K-Drama Review: “The King Loves” – A Vividly Sketched Historical Drama Enhanced By Arresting Cinematography
The King Loves contrives a quaint friendship and love story befitting of its picturesque stage and remarkable character showing.
Title: The King Loves
Theme: Historical, Romance, Drama
Length: 40 Episodes (2 episodes back-to-back)
Broadcast Period: 17 July 2017 – 19 Sept 2017
Though the emotional connection is not that absorbing for this historical romance drama, the uncluttered writing brings out the charm of the story as it unravels. The mesmerizing lead men combined resonating portrayals fit to counter the antagonists, who are motivated to induce the story conflicts.
It is expected for a period drama to dig on political struggle, betrayals and painstaking love plot. So I am impressed on how I comfortably finished The King Loves without feeling frustrated. Even if it did not send me to an ecstatic state, I appreciate that it is a relaxing spectacle flowing smoothly while giving essential unpredictable bends.
Down to the smallest detail, the striking set design and wardrobe lead the viewers to a time-warp machine in feeling the Goryeo period ambiance. The audience basks on the beautiful camera movements, amplified by the stunning setting, thereby enhancing the fullness of the narrative’s trajectory. Watching The King Loves gives you a visual tour to the scenic places in Korea, leaving you a complete dose of therapeutic TV travel experience.
Charismatic Male Leads
What I would remember most about The King Loves is the bromance between Won and Rin. I am happy even if the drama ended with any of the boys not getting the girl, since I enjoy the trio’s friendship more than the conflicting romance sketch. Won and Rin provide the driving point of the story. I could not think of better actors that would make the cut for the two characters except Im Shi Wan and Hong Jong Hyun. The latter is a revelation since he is known to play best as a villain, so it is amusing to see him in a different light. Im Shi Wan, as expected, brings the cream of his acting prowess in showing different faces and moods as the main character. The ending made me want to cradle him in his arms like how I felt for the 4th Prince So in Scarlet Heart Ryeo.
As historical dramas tend to be emotionally exhausting, the salient plot contributes to how the followers easily connect the puzzle pieces of the chronicle, without easily anticipating the ruse to keep the flow exciting. I like how our heroes and villains are set to a minimum number, where I can all remember their functions in the story. I appreciate that they did not drown me with plot predicaments since they focus on two conflicts – the prince journey to become a King, and the love contention with his best friend in the latter part of the story.
Overshadowed Romantic Plot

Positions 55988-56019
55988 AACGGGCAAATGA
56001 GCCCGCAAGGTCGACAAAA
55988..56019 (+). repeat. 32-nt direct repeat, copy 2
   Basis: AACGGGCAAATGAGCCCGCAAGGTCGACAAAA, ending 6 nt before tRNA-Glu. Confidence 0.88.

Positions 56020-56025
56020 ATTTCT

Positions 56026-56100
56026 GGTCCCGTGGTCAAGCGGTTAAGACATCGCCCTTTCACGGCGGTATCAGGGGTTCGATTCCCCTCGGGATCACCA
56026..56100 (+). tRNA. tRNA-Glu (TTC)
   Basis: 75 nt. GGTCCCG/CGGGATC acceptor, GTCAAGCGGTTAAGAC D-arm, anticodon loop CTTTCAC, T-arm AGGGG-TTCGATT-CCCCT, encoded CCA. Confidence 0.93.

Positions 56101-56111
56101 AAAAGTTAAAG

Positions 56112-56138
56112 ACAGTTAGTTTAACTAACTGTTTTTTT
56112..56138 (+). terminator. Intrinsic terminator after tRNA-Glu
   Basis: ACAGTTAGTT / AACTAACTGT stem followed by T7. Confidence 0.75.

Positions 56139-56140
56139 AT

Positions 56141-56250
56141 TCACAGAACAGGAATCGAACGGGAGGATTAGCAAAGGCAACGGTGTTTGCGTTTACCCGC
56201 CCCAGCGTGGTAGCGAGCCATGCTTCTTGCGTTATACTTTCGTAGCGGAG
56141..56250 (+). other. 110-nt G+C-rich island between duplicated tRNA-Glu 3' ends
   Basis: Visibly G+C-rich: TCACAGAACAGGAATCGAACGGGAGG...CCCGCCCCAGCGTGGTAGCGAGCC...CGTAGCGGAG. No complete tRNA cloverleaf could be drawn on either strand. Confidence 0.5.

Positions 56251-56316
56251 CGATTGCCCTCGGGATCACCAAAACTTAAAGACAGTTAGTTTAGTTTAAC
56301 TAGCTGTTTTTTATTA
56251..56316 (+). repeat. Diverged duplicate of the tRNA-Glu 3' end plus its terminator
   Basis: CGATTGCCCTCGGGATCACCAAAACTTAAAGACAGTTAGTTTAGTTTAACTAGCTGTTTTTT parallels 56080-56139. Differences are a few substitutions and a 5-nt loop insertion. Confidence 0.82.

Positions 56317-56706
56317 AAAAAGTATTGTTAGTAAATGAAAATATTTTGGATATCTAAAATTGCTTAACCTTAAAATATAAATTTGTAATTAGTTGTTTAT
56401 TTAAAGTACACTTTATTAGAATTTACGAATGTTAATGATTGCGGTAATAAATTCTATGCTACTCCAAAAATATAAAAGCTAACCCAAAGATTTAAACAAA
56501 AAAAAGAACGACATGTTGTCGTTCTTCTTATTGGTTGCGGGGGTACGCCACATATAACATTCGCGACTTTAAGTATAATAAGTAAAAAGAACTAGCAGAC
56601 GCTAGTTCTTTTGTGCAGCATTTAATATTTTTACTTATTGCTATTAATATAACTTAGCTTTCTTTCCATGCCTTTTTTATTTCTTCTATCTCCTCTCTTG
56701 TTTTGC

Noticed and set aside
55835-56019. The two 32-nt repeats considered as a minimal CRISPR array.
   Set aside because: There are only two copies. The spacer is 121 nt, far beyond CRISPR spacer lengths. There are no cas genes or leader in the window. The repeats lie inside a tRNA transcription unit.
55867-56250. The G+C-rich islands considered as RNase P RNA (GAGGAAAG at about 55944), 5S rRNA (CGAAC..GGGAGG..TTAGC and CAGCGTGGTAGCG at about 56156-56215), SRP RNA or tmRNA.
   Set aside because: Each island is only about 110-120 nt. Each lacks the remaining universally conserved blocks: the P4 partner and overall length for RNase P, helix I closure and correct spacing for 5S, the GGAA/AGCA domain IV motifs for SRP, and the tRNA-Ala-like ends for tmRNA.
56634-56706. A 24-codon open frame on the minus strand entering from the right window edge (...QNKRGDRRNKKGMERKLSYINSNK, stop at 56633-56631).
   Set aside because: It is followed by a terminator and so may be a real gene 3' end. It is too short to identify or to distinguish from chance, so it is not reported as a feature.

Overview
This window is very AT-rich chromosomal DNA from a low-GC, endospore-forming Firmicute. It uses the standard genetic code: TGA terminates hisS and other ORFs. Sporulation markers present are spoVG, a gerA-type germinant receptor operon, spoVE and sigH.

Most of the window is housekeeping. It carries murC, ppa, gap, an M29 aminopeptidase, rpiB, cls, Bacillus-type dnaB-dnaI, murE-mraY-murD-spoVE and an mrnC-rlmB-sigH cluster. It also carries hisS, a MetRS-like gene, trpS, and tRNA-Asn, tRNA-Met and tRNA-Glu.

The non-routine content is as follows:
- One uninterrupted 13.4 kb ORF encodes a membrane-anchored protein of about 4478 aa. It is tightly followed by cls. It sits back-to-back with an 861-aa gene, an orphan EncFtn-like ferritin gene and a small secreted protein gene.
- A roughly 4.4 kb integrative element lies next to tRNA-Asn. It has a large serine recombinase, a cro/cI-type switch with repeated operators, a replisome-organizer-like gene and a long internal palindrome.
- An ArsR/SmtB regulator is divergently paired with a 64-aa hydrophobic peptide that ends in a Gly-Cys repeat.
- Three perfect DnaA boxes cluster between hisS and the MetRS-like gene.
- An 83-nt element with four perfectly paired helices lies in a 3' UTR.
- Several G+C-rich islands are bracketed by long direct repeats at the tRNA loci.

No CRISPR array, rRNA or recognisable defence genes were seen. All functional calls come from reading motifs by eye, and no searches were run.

Two best friends who fall in love with the same girl is always an inviting love premise. However, since The King Loves works on the discords that involve the hero’s path in becoming a Goryeo King to protect the people he cares about, the faint surges of romance in the narrative feels unsupportive of the whole picture.
It is actually the first time that I felt there is no need for a love fulfillment in a romance drama. *chuckles
But then again, the story line revolves around two men, who are willing to risk everything for the woman they both love with their lifelong friendship at stake. So the downside of the romantic plot is how the writing is spot on to almost everything in the drama, except the heroine’s heart.
Eun San is depicted to have an emotional attachment to Rin and comfortable relationship with Won for the most part of the story, before the climactic reveal of his brother’s involvement to her mother’s demise. From there, the tides shifted, drawing a clear picture of the love line, which I felt it has lost its timing since it showed up on the dying chapters of the story.
Clever and sassy, The King Loves shapes up to a conventional period chronicle thriving on political conflicts. But the spirited writing and role portrayals soften the usual heavy tone, which do not saturate the viewers like how usual thickly-plotted historical dramas are.
I want to say that this drama is a tribute for second leads and one-sided romance because as much as I have enjoyed the whole picture, I am dissatisfied on the lack of romantic love gratification. Sans the gap in living up to its title, everything is fairly conceived for the breathtaking chronicle. The ending broke my heart in many ways as I put a blind faith on the love fulfillment that never happened, and the hero’s disheartening tale which remained one-dimensional.
The King Loves is beautiful without love seasonings. It is a case where the writing hesitated if it would go romantic or just plain drama, yielding a lack of strong finishing kick on its end game. Nonetheless, if you want a relaxing period drama with the right amount of conflict and superb story-telling, Won, Rin and So Hwa’s story will suit to your taste.